Saturday, October 30, 2010

The Second Oldest Building in England

Travelling around Britain, it's sometimes hard to avoid the feeling that you're in a heritage theme park, full of brown tourist attraction signs, pointing the way to dubious sites like the Honiton Lace Musuem, or disappointing ruins like Tintagel Castle.

Once, I naïvely assumed that these signs were an official endorsement, awarded by nameless, incorruptible officials -a guarantee of quality. But that's not how it works. A run-of-the-mill farm shop (with the obligatory soft-play area for children) can become a major tourist attraction, whilst a Neolithic burial chamber is unknown to all but a few.

But perhaps that's a good thing. Today, I was able to have the second oldest building in mainland Britain all to myself.

Built in the year 654, using bricks and stones from the ruined Roman fort of Othona, the Chapel of St Peter-on-the-Wall was established for the East Saxons. Its founder, St Cedd, had travelled down from Lindisfarne at the request of the local king, Sigebehrt the Good. Like the oldest building in Britain - the Roman "Pharos" lighthouse at Dover - it is largely unknown.

It seems inexplicable that Britain's oldest church only receives a trickle of visitors. Where are the coach parks and gift shops selling Anglo-Saxon shortbread and St Cedd tea towels? But perhaps the reason why St Peter's is so neglected is also the key to why it has survived for 1,356 years.

I can almost see St Peter's from my mother-in-law's bedroom window. Bradwell-on-Sea is only two miles away, on the other side of the Blackwater estuary. But getting there involves a tortuous hour-long journey along minor roads that pass through flat, empty fields and peopleless villages. My journey was only 30 miles, but by the time I arrived I had listened to a whole Vaughan Williams symphony (the 9th) and was halfway through another CD.

I didn't like Bradwell-on-Sea. On the surface, it wasn't that different from other villages: a Norman church and a single street of charming, traditional cottages, augmented by a mixture of cheap, badly designed modern houses. But I didn't like the way the people stopped and stared, pointing at me as I drove past. I had visions of some Wicker Man-style ceremony awaiting me.

Fortunately, St Peter's Chapel isn't actually in Bradwell, but can be found at the end of a long track. I don't know why the car park is so far from the church, but the ten minute walk between the two is like a decompression chamber between the 21st century and the 7th. With each step I became more attuned to my surroundings.

I thought of all the people across fourteen centuries who had walked along this path, listening to the distant roar of sea and shingle, longing for some respite from the biting cold wind.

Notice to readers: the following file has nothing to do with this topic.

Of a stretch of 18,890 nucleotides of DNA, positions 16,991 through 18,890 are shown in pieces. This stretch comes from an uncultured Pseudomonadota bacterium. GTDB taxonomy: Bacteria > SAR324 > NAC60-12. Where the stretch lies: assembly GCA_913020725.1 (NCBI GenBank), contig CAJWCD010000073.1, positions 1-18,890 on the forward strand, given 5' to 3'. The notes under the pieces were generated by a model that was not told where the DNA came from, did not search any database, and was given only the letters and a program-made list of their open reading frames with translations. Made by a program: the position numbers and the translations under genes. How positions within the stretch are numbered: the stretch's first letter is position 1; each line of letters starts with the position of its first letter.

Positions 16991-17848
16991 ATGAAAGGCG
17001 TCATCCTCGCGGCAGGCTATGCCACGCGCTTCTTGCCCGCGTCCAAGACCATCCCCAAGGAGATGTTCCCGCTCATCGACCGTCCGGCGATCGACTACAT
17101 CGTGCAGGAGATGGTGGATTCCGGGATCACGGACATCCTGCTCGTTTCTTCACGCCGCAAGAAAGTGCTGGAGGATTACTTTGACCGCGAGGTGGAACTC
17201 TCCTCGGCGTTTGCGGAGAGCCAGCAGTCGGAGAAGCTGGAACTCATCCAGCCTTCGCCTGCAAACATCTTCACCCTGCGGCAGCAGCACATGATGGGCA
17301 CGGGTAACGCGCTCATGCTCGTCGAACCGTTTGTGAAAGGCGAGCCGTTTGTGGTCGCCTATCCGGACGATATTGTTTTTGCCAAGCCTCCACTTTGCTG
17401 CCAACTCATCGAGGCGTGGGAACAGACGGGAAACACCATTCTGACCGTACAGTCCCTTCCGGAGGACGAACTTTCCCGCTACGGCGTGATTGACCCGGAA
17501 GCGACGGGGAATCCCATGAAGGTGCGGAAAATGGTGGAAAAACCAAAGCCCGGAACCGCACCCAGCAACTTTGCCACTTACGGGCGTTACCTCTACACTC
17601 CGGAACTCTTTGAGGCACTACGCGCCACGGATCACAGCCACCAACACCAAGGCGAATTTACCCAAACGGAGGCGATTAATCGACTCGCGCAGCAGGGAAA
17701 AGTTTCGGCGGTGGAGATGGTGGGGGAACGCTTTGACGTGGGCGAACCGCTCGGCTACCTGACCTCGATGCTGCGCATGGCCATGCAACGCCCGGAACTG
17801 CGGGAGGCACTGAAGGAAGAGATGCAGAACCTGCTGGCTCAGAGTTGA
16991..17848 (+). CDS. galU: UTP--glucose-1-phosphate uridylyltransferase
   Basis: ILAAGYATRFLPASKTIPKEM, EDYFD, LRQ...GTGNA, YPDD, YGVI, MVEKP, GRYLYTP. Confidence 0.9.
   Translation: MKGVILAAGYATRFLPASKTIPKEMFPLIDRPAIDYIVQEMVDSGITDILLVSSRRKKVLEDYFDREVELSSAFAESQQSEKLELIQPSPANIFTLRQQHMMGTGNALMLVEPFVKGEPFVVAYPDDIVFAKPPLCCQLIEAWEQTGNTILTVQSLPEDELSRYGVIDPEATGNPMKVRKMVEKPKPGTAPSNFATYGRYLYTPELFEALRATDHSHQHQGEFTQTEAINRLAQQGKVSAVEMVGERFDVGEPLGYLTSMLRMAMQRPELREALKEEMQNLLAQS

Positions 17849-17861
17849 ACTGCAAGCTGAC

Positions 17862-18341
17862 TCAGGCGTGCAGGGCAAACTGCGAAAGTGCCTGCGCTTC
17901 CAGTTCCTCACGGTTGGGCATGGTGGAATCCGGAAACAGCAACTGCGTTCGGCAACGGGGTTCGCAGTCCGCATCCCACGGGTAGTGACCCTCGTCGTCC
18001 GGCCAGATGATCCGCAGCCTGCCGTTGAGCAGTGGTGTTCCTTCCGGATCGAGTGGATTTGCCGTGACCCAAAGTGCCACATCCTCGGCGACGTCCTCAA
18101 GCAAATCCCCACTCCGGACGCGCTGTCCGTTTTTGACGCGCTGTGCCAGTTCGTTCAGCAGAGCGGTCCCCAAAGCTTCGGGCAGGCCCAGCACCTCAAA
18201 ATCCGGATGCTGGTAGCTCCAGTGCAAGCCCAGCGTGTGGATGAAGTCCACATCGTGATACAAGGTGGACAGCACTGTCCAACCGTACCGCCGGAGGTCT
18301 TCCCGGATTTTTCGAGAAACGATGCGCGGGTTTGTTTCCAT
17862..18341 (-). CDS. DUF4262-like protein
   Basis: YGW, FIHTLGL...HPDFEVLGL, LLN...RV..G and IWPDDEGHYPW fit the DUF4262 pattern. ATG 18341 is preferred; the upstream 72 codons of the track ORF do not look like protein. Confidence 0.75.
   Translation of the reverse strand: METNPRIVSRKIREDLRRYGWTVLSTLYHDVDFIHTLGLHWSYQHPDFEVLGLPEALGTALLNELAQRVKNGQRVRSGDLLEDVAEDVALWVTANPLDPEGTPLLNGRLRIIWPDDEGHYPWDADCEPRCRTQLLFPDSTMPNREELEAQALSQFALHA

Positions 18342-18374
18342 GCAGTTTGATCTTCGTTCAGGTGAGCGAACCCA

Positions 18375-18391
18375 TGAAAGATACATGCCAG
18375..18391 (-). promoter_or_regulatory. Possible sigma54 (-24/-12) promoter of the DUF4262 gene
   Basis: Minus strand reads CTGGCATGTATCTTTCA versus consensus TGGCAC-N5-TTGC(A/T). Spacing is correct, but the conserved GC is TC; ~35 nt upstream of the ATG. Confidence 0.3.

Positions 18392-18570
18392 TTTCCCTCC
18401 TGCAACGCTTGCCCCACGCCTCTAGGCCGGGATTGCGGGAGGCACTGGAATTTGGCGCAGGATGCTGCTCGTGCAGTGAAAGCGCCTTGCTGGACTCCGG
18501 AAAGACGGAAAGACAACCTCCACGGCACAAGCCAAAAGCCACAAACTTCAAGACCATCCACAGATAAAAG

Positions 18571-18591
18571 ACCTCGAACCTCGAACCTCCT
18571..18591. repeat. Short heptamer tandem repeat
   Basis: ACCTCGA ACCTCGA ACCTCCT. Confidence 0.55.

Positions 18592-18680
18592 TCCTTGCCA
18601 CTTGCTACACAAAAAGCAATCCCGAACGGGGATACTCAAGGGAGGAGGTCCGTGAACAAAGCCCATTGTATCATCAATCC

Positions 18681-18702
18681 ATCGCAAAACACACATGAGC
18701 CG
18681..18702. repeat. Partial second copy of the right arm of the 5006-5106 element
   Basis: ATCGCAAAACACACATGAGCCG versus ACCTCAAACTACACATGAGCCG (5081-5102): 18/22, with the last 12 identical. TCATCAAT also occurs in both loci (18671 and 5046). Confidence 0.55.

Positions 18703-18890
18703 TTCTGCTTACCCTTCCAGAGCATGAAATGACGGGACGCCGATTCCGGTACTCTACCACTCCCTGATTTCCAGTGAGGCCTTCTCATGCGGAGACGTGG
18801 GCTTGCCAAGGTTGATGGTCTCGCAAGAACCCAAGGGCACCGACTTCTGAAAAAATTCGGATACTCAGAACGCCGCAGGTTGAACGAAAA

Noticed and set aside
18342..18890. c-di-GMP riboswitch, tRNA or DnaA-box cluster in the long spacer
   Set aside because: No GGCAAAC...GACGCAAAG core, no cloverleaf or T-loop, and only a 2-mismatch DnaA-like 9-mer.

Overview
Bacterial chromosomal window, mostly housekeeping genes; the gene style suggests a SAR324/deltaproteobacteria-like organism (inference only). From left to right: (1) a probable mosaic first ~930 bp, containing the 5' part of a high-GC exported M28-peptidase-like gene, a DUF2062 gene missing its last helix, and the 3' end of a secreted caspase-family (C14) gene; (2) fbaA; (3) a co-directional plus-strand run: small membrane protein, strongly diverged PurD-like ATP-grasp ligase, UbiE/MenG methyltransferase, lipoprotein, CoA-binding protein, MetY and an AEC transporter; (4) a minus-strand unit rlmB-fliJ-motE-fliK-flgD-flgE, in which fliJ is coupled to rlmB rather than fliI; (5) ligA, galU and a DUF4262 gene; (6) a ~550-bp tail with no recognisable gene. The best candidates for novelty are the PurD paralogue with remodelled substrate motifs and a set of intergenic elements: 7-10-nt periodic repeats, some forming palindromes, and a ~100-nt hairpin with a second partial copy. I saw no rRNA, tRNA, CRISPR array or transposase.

Architecturally, St Peter's seems primitive and crude, but in an age in which homes were built out of wood and thatch, this church must have seemed miraculous:

When I entered the church, I was immediately struck by the smell of the damp stones and the eerie silence - so quiet that I could hear the ringing in my ears. But as I sat still and listened, I became aware of the sound of the wind, buffeting against the outside walls.

The desolate landscape, the cold wind and the roaring sea reminded me of the Anglo-Saxon poem, The Seafarer . For much of the year, life must have been cold and hard for the people here. St Peter's church offered meaning in a world that, for many, must have been a relentless struggle against nature and ill fortune.

Fæder ure þu þe eart on heofonum, Si þin nama gehalgod, to becume þin rice, gewurþe ðin willa...

The church appears to have changed very little since the 7th century and although the crucifix, pews, alter and pulpit are all 20th century, they seem to complement rather than detract from the atmosphere of the place.

Outside, nettles sway in the wind and the grass gradually turns into marshland:

In East Sussex, there is a dramatic demarcation between land and sea, with towering chalk cliffs and steep shingle ridges. But in this part of Essex, the land just seems to fizzle out, as if someone has lost interest.

I don't know how long I was in the church, but when I left I felt different. It wasn't a religious experience, but I think that being alone in an ancient building can have a profound effect, briefly freeing us from the tyranny of the present. It was either that, or I was feeling weak from having nothing but Special K that morning.

Why is St Peter's chapel generally ignored by the guide books? It may not be the most architecturally stunning building, even by Dark Ages standards, but this is the second oldest complete building in England. Surely it's more exciting than the Honiton Lace Museum?

Part of the answer lies in St Peter's remoteness. Situated at the end of the Dengie peninsula - a landscape of bleak, empty fields, with a coastline of marshland and mudflats - Bradwell feels like a long way from anywhere (this is probably why a nuclear power station was built there in the 1950s). The nearest large town is only 15 miles away, but it might as well be 50.